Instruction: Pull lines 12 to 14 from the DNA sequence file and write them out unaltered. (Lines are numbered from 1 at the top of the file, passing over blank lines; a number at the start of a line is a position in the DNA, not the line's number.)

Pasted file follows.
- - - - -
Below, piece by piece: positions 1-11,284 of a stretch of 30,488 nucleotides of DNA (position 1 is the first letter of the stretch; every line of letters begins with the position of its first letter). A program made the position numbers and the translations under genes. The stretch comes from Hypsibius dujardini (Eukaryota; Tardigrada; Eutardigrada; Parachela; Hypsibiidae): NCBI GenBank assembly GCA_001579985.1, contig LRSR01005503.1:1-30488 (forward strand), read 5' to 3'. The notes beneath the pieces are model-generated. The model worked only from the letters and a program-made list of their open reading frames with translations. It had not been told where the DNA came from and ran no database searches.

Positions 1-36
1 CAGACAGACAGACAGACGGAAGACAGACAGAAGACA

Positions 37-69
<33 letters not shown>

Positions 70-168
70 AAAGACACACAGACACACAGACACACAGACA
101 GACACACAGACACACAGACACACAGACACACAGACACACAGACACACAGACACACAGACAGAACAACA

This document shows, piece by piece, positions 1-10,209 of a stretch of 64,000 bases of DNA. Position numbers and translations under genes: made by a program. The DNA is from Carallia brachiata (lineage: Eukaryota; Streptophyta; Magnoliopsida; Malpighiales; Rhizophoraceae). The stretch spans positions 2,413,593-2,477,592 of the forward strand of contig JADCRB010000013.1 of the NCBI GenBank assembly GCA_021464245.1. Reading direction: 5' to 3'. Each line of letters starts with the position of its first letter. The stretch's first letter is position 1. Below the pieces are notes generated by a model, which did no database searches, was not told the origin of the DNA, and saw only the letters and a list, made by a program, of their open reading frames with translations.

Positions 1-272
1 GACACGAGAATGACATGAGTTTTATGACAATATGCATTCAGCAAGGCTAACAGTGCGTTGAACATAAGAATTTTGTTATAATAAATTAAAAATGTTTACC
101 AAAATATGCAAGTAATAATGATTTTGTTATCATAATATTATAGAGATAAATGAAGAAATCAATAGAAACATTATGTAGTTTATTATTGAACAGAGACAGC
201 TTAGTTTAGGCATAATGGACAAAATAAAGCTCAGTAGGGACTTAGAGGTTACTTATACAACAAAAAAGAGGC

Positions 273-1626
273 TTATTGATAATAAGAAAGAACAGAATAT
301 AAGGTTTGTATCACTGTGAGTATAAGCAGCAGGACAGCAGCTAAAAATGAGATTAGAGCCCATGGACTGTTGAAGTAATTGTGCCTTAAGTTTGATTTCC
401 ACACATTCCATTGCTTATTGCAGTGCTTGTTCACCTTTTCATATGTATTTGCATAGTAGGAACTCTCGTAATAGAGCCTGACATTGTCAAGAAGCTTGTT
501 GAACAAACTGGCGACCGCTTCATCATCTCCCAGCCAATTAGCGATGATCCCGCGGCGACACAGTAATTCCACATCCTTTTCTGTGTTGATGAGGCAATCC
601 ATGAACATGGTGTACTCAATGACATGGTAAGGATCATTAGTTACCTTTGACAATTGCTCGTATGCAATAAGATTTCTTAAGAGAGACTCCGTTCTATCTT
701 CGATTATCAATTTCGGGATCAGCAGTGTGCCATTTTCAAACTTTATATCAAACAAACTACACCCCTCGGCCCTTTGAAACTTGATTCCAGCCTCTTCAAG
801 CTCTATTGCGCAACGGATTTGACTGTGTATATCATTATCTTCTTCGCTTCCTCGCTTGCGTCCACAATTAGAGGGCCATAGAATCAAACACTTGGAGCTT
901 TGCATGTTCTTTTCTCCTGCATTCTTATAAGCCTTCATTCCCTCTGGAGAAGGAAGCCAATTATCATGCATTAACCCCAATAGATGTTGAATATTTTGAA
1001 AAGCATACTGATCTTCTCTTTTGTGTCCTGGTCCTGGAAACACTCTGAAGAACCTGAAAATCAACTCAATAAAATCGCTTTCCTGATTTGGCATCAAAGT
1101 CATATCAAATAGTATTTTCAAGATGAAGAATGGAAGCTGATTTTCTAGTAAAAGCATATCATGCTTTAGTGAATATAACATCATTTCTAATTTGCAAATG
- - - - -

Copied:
101 AAAATATGCAAGTAATAATGATTTTGTTATCATAATATTATAGAGATAAATGAAGAAATCAATAGAAACATTATGTAGTTTATTATTGAACAGAGACAGC
201 TTAGTTTAGGCATAATGGACAAAATAAAGCTCAGTAGGGACTTAGAGGTTACTTATACAACAAAAAAGAGGC

Positions 273-1626